WhiskyTimes Dan Visiting Speyside

on Nov 02 in Editorial, Scottish, Single Malt Whisky, Speyside by dan

visiting-speysideEarlier this year when the summer still threatened to shine down on us in the UK, Whiskytimes Dan spent a week visiting Speyside sampling some of the spirit of Scotland… here is the story.

Let me set the scene… It was one of those days where you get out of bed and think, “to hell with it, i’m going to do something fun today!”, but unlike most of those days, having had a shower, having inbibibed medically questionable amounts of coffee and having spent the morning attending all the morning rituals we all must suffer before we get to work, I still had the force of will enough to decide on a plan and act on it.

So the only question left was, “what is the coolest thing I can do this weekend?”, “where I can I go”, and “how can I convince SWMBO“. I hit twitter and imediatly it was clear, visiting Speyside in a tent was the way forward!

It dawned on me like a tonne of bricks dropped from a particularly nasty height, that neither I nor my fiancée had any camping equipment, we knew bugger all about where we were going, and what to do once we got there. So very shortly after that I hit the web again, found a tent, bought a stove, and a foam mattress (non of this camping mat rubbish for me) and to say the least we set off very heavily packed indeed but light on plans.

Twitter being what it is, Grants heard I was going to Speyside and kindly invited me to join them for a drink and a tour when I arrived So BANG! just like that within 4 hours of waking up with a can do attitude (and a massive coffee buzz) I had arranged my first trip to Speyside, how fun!

Arriving in Speyside

Or Not! We arrived in speyside having completed a marrathon drive that if it were undertaken by a professional truck driver it would have likely been considered against the law. Let me tell you Devon to Speyside is no short journey!

Speyside was in the middle of a torrential downpour, the wind wasn’t so bad but water was falling out of the sky like it was somehow just not ‘cool’ to be in the air any more. Needless to say putting up the massive new tent we had bought just days earlier was a nightmare, and the tent felt like it was prime to fail at any point. Its was terrible! Mind you a cuppa tea from the stove cheered us up no end and we also found the place we staying was a fantastic campsite.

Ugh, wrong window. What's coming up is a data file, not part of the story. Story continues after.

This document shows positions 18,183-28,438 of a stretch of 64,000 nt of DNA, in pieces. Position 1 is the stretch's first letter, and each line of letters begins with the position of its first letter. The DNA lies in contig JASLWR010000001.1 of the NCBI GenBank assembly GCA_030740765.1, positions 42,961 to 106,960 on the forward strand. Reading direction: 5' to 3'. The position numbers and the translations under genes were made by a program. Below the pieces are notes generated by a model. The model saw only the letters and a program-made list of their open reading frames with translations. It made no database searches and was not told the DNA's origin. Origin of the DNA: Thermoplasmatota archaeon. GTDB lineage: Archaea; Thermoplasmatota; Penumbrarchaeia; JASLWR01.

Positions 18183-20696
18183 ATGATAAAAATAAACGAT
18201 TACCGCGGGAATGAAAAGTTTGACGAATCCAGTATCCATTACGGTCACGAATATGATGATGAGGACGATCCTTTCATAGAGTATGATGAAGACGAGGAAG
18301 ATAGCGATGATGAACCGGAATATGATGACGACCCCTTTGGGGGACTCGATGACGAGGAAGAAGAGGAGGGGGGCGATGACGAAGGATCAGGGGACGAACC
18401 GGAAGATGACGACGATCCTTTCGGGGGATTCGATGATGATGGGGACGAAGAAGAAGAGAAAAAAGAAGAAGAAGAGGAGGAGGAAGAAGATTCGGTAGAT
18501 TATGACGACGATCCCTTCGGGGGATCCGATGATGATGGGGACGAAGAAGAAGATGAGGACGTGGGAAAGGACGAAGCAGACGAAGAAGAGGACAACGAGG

What about the whisky?!

From this point in I am not going to give you a day by account of what we done as it would likely bore you to tears, it’s wasn’t all realted to whisky, and in some respects Speyside is a place to discover and I wouldn’t want to ruin your opportunity to find things yourself.

The wether picked up the next day and we were off! We had made a date to see Grants and all their stuff at Dufftown the next day so today we went exploring and we bumped into the baxters factory (worth a look) and Glen Grant (definitely worth a look). Here are some pictures:

glen grant visitor centre

glen grant bottle and glass

whiskytimes at glen grant

glen grant stills

glen grant spirit safe

glen grant gardens

glen grant whisky casks

I would say Glen Grant has has magnificent gardens and a beatiful visitor centre, we found it by mistake, but you should make time to find it if you are ever visiting Speyside. If it’s a sunny day, I think you will be amazed by the gardens in particular. Make sure you leave plenty of time though as it is a big old place. Ideal for romantic pic nic’s (if Campari would let you do such a thing).

The Balvenie Visit

The next day seen us heading to one of the mecca’s of whisky enthusiasts, The Balvenie! I had visited their ‘whisky den’, tried their signature 12 years and Double Wood and others, and now I was at the home of the legendary whisky. Even better I was going to have a private tour by one of their professionals, just my my financee and the guide. It was AWESOME!